An unsung land is a dead land
Forget the song
And the land will surely die.
Our forebears, though mostly illiterate,
Made music that can still make us cry
Musical phrases, like a map reference,
And the land read as a musical score
Where singing the land
Has the crowd calling out for more.
The song couplets stretch across tectonic plates
Just like mountains stretch across continents
And someone waving as we pass through endless gates.
Pale sand, red rock, burning fire
Everything your heart may desire
Mapping the music
to which everything transcends
This is where the story begins not ends.
Religion, pagan or Christian
Permeating everything, blending,
People sympathetic and synthetic,
Careless and unknowing of secular beginning
Or religious ending.
All the colours of the rainbow
Dressed in human clothing
Aisling, dreang, radharc
And the gift of seeing what isn’t there
When the songs are left unsung
Who is then left to care?


Maybe it was a dream I once had
This part of Ireland with no lights on
A place where strangers
Looked over the border
With razor-blade eyes
Where tall trees swayed South
From one vast plantation
And bowler-hatted drum-bangers
Stomped the streets like toy soldiers.

A game – perhaps that was it;
Where the lowest common denominator
Was religion…or the lack of it.


I Finally saw THE SILVER TASSIE at The National Theatre last night. What a play, and what a performance! O’Casey’s great war play – or should that be anti-war play – has finally found its natural home.
Act one is set in a Dublin pub, where the victorious football team is celebrating their victory in the cup – the Silver Tassie of the title. Most of them are home on leave from the trenches and are having one last celebration before heading back to France.
Act two, which is set in what appears to be a bombed-out Monastery, drips with symbolism, and the realism of act one has been replaced by a fantastical second one. The soldiers, battered and beaten by their experiences, cower among the ruins,trying to make sense of all the madness, seeming at times to be worshipping the huge gun which pokes its nose out at one corner of the stage. Whether the inference is that religion is as bad as war,or that it causes war, I couldn’t make my mind up,but that there is a clear link between them is certainly implied. The booming and flashing was quite alarming at times, never moreso than at the end of the act, when the huge gun is trundled centre stage, loaded and then pointed directly at the audience, resulting in another almighty bang and a flash that had me seeing stars momentarily.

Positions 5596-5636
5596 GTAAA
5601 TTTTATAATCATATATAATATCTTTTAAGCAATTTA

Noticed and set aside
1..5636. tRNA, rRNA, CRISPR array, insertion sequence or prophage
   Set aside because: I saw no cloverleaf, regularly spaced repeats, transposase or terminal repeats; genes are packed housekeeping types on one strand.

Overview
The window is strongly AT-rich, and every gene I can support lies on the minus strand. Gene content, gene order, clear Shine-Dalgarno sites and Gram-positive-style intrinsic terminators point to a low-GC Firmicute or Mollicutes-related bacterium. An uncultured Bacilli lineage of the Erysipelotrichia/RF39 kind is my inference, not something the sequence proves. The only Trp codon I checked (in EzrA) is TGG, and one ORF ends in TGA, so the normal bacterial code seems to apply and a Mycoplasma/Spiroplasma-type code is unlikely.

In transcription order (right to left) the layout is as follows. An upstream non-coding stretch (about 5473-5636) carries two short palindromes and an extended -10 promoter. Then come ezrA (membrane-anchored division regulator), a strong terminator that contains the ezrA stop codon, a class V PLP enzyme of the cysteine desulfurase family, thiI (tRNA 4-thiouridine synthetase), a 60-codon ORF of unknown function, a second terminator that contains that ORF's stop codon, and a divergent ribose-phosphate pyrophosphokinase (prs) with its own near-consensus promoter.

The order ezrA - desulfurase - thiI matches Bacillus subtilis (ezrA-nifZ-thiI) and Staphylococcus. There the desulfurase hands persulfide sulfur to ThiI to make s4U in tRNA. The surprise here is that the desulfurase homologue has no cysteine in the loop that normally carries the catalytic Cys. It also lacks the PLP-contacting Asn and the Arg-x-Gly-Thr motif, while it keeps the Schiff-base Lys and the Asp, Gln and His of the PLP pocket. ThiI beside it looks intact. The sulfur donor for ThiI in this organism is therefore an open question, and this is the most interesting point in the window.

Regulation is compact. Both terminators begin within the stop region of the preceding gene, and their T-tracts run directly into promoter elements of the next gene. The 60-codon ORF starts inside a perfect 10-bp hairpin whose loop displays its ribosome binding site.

Acts three and four deal with the aftermath; act three with with the gassed, the shell-shocked, the maimed and the blind trying to recover some kind of normality in hospital; act four at the celebratory dance at the football club where the story began. Here the wheelchair-bound footballer who had won The silver Tassie for the team and his blinded friend finally realise that for them life will never be the same. The ending is surreal, several girls dancing with their ‘scarecrow’ partners, falling down and picking them up,falling down and picking them up…

Brilliantly done and great writing. 5*****